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Additive combinatorics is largely focused on the additive properties of finite subsets A of an additive group . This group can be finite or infinite, but there is a very convenient trick, the Ruzsa projection trick, which allows one to reduce the latter case to the former. For instance, consider the set inside the integers . The integers of course form an infinite group, but if we are only interested in sums of at most two elements of A at a time, we can embed A ininside the finite cyclic group without losing any combinatorial information. More precisely, there is a Freiman isomorphism of order 2 between the set in and the set in . One can view the latter version of as a model for the former version of . More generally, it turns out that any finite set A in an additive group can be modeled in the above set by an equivalent set in a finite group, and in fact one can ensure that this ambient modeling group is not much larger than A itself if A has some additive structure; see this paper of Ruzsa (or Lemma 5.26 of my book with Van Vu) for a precise statement. This projection trick has a number of important uses in additive combinatorics, most notably in Ruzsa’s simplified proof of Freiman’s theorem.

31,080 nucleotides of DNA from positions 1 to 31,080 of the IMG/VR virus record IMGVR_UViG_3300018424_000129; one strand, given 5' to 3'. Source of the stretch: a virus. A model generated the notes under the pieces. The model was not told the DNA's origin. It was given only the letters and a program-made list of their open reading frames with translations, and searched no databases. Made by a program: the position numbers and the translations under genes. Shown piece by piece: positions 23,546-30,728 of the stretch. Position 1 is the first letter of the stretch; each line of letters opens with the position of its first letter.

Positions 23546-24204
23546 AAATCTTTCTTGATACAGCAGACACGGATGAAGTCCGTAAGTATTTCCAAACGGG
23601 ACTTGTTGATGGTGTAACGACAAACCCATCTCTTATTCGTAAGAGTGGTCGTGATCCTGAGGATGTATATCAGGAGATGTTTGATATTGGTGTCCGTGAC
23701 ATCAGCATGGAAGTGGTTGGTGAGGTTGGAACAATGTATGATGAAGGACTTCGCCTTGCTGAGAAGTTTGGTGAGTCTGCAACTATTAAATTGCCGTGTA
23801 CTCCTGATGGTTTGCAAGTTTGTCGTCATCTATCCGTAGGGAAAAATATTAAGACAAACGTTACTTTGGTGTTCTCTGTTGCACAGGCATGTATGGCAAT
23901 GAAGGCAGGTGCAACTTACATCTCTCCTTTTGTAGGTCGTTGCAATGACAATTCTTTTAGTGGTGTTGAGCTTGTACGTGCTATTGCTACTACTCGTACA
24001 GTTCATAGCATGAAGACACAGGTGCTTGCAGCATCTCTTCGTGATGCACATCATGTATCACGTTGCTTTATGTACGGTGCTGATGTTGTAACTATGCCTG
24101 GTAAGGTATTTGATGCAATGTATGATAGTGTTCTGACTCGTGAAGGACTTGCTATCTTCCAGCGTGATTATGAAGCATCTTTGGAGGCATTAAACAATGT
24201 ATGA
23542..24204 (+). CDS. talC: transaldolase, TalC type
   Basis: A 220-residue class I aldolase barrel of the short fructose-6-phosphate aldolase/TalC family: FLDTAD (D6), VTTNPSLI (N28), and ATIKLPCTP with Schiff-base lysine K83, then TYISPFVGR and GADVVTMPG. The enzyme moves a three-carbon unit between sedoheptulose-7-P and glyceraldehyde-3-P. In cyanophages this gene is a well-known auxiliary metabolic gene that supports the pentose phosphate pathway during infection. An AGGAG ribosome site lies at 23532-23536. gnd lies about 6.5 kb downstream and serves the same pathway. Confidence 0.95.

Given the interest in non-commutative analogues of Freiman’s theorem, it is natural to ask whether one can similarly model finite sets A in multiplicative (and non-commutative) groups using finite models. Unfortunately (as I learned recently from Akshay Venkatesh, via Ben Green), this turns out to be impossible in general, due to an old example of Higman. More precisely, Higman shows:
Theorem 1. There exists an infinite group G generated by four distinct elements a,b,c,d that obey the relations
in fact, a and c generate the free group in G. On the other hand, if G’ is a finite group containing four elements a,b,c,d obeying (1), then a,b,c,d are all trivial.
As a consequence, the finite set in G has no model (in the sense of Freiman isomorphisms) in a finite group.
Theorem 1 is proven by a small amount of elementary group theory and number theory, and it was neat enough that I thought I would reproduce it here.